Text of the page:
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Economic researcher predicts fallout of UAW strike

by Stella Morgan

Title: United Auto Workers Strike Poses Risks for Industry and Consumers


As the United Auto Workers (UAW) union members vote overwhelmingly in favor of authorizing strikes against major Detroit car companies, concerns about the impact of the potential strike continue to grow. While the strikers worry about the effects on their families, there are broader implications for the U.S. auto industry and consumers as well.

Uncertainties and Financial Impact

If an agreement between the UAW and the car companies is not reached soon, many workers may have to tighten their belts. Beyond individual workers, the entire future of the U.S. auto industry is at risk, according to Patrick Anderson, the CEO of East Lansing-based economic research firm, Anderson Economic Group. Anderson highlights the potential dilemma where consumers could turn to non-union-made vehicles produced by competitors of the Big Three automakers.

Market Share and Consumer Choices

Anderson points out the numerous alternatives available to American consumers in terms of vehicles built in non-union plants across the country, such as Honda in Georgia, Alabama, and California, as well as Tesla in Texas and California. This poses a significant challenge for General Motors, Ford, and Stellantis, as they could lose market share to competitors, resulting in a decrease in sales from these major automakers.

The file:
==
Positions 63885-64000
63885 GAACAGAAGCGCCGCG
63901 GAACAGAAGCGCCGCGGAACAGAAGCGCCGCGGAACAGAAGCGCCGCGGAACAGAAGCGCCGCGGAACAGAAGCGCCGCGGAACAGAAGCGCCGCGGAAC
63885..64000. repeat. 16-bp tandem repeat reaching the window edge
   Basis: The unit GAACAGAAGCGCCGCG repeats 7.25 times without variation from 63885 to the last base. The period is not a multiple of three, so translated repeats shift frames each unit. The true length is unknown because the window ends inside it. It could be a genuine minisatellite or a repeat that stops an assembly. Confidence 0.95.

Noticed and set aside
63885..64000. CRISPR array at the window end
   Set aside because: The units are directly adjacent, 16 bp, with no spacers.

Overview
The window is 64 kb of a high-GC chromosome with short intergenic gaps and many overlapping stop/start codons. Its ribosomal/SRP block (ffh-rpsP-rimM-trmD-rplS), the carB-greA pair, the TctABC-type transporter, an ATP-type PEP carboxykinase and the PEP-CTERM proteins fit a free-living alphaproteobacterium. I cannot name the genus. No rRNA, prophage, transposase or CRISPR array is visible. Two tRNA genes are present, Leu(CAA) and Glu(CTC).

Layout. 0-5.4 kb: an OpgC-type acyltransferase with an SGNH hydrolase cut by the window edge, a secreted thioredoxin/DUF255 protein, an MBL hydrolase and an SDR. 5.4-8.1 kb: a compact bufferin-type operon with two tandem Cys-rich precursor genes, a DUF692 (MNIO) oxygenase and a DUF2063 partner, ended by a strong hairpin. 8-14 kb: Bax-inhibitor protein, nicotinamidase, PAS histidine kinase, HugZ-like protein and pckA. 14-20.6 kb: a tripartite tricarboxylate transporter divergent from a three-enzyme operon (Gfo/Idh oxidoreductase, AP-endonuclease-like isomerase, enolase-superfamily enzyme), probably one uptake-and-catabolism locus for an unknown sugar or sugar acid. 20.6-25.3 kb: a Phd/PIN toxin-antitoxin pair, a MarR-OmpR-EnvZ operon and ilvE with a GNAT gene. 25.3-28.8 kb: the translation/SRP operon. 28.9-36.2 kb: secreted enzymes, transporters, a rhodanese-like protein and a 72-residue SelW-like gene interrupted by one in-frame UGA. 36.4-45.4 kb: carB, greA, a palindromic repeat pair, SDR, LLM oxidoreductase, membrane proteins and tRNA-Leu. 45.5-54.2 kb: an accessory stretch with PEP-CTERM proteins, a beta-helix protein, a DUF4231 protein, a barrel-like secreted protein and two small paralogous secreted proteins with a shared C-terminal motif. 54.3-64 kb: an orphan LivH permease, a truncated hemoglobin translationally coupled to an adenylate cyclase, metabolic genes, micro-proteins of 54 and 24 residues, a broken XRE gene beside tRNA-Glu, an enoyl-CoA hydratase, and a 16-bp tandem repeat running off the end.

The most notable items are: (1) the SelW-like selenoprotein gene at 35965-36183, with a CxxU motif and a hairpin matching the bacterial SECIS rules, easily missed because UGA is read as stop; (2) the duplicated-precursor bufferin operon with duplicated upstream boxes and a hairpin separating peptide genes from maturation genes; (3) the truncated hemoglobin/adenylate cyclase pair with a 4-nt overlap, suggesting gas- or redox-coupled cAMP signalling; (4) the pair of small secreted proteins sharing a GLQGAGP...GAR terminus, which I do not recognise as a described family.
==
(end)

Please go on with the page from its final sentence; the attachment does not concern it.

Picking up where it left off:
Need for Stability

The demands made by the UAW president, including the recreation of the jobs bank and a return to a defined benefit pension system, may further exacerbate the risks faced by the Big Three automakers. The jobs bank, which provides laid-off workers with a check for “community service,” and the defined benefit pension system were contributing factors to the bankruptcy of GM and Chrysler in the years leading up to 2009.

Potential Economic Impact

The strike’s prolonged duration not only puts autoworkers at risk but also impacts the economy as a whole. With the strike leading to a slowdown in production and economic activity, average consumers may experience the ripple effects in the form of higher prices for goods and services. The impact on the economy could be significant if the strike continues for an extended period.


The ongoing vote by UAW members to authorize strikes against Detroit car companies highlights the overarching risks to the U.S. auto industry and consumers. As demands and negotiations continue, the potential consequences of a strike loom large. The possibility of lost market share, increased competition from non-union plants, and the financial burden on companies and workers could have far-reaching effects on the future of the American auto industry.

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